The Best Foods For Runners

Eating the right foods is important if you want to fuel your body, recover and get the best out of your running and training. We’ve outlined the best foods for runners that you should be eating pre and post run.

1.      Fruits


Fruits are a great source of nutrition for runners and can be a god send when it comes to getting a much needed energy boost. They are high GI foods, meaning they provoke a fast increase in blood sugar after consumption.


The Best Fruits to Consume for Running

-          Bananas – also known as a runner’s favourite fruit! A medium banana contains around 105 calories with 27g of carbs and 14g of sugar – making them a great pre and post run nutrition. They also are easy for the body to digest as they have no peel or skin.

-          Dried Fruits are another high sugar source that can provide quick energy and glucose. A handful of dried fruits, like sultanas can be super convenient when you’re on the go!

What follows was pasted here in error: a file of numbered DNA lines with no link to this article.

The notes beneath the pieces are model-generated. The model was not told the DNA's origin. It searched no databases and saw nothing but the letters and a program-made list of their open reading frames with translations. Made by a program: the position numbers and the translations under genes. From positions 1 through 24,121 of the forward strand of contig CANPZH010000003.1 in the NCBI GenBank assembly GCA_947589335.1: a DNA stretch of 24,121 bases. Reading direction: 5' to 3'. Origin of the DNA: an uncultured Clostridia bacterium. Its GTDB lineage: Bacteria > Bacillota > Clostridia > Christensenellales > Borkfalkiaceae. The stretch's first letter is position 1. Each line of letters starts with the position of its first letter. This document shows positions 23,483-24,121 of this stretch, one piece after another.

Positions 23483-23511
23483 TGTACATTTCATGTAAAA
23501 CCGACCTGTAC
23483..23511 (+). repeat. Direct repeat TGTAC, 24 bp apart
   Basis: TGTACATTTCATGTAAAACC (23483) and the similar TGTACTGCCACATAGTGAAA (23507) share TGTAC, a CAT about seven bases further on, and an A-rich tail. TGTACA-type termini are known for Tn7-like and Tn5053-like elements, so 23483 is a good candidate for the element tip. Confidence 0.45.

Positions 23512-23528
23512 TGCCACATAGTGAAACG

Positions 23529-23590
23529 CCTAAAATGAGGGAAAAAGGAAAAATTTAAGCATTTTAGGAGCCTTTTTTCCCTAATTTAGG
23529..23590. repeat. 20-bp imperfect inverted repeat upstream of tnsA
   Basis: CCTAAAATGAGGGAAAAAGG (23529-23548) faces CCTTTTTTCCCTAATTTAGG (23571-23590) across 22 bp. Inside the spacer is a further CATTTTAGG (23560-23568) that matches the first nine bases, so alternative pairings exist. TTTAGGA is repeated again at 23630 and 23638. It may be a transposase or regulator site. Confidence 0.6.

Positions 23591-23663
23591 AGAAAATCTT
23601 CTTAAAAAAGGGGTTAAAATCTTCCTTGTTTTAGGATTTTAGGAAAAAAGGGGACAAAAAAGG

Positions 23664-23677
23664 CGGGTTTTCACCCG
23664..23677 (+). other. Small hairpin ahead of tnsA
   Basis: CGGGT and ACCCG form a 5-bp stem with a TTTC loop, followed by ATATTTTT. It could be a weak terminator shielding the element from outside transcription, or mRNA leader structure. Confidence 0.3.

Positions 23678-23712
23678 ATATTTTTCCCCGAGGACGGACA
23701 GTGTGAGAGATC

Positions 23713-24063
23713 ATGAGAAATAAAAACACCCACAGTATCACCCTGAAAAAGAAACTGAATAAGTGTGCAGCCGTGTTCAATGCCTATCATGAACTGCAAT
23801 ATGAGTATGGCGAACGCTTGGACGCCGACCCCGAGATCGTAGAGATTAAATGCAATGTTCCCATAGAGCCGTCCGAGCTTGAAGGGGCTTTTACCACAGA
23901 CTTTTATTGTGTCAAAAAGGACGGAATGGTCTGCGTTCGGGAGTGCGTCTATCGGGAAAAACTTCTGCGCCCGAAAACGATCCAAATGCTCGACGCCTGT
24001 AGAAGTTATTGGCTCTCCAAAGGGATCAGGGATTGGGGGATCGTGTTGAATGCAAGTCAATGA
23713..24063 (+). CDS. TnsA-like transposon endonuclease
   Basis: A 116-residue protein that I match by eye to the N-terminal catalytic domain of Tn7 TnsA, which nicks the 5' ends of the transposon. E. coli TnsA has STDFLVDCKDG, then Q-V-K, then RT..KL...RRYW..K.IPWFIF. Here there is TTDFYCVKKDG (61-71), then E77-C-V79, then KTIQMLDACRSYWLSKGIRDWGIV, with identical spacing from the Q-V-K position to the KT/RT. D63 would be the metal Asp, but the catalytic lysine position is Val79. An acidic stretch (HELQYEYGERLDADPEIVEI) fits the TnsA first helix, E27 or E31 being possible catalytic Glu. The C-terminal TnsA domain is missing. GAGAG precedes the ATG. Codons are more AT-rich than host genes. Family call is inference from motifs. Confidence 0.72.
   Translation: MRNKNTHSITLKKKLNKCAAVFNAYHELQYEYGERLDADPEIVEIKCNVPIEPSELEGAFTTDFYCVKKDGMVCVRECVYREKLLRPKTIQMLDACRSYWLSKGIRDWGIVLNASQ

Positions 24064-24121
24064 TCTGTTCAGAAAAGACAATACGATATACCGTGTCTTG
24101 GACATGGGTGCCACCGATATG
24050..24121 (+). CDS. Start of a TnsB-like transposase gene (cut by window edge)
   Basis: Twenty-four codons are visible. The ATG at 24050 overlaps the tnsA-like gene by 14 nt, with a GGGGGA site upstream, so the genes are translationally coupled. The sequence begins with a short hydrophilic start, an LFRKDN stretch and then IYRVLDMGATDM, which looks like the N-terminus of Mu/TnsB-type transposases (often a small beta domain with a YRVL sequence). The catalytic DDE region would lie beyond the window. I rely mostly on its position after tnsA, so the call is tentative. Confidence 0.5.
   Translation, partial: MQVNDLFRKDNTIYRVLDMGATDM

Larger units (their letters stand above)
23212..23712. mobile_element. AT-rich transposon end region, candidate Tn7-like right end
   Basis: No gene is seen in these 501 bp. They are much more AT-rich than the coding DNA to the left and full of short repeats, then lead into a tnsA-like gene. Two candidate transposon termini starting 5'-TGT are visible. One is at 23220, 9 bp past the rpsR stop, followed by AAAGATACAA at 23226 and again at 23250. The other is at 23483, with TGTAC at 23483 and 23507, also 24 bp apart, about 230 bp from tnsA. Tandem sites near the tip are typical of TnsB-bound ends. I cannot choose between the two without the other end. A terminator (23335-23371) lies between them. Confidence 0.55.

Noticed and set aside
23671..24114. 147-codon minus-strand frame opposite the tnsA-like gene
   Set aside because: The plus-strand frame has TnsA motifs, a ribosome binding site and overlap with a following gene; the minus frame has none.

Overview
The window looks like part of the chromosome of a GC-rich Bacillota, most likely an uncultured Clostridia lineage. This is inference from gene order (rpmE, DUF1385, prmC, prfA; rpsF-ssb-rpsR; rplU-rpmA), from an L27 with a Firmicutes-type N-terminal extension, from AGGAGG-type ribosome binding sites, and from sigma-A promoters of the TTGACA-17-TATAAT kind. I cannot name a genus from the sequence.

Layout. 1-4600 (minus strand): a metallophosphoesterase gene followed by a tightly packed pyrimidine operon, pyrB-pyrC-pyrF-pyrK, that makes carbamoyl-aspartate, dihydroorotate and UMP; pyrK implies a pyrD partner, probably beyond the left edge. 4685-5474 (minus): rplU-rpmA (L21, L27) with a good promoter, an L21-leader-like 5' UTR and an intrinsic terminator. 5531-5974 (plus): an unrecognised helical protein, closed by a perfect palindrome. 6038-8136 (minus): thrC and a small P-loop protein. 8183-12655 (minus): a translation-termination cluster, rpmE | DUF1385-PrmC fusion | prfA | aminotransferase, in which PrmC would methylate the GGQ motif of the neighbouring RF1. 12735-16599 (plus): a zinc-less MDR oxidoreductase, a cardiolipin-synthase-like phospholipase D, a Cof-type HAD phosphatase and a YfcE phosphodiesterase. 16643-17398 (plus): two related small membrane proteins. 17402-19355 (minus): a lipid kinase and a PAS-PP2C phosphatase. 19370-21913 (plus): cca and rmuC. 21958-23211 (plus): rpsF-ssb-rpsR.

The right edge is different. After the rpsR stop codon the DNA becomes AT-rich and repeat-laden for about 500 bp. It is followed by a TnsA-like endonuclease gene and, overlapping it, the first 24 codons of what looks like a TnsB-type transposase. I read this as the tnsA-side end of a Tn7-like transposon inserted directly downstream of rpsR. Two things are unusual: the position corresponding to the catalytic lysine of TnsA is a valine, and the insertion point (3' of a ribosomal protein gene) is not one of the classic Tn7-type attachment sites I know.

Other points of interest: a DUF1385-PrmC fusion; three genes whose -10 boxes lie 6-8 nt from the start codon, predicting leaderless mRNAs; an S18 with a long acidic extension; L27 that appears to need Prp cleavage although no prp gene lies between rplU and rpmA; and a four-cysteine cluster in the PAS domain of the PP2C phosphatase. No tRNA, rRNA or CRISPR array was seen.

-          Melon & Oranges: are mainly composed of water and vitamin C. They offer a great form of vitamins and hydration post run.

-          Blueberries are high in polyphenols and antioxidants – perfect for reducing inflammation aiding recovery.


What to Avoid

Eating too much at once: make sure to eat al fruits in moderation.

High Fibre Fruits: Be sure to avoid eating too many dried fruits and other high fibre fruits such as apples and pears.

Fruit Juices: many fruit juices are concentrated and so are packed full of preservatives and refined sugar.


2.      Cereals & Oats


Healthy cereals and oats are a good source of complex carbohydrates. Complex carbs are great for a slower and sustained energy release. Not only that, but many people choose to run in the morning and so they make a great pre run breakfast!


The Best Cereals for Runners

The general considerations when picking a good cereal include the calorie, fibre, protein and sugar content. We suggest limiting cereals to around 200-250 calories per serving, making sure they are 100% whole grain and contain less than 10g of sugar. Sugar can be effective pre run but high sugar cereals are often highly processed and lack overall nutrition. Fibre and protein are important in a cereal as they help maintain blood sugar levels, so you don’t get any drastic energy dips.


-          Oatmeal, porridge, rolled or quick oats: this whole grain is a slow releasing carbohydrate which contains a great source of beta glucans and fibre.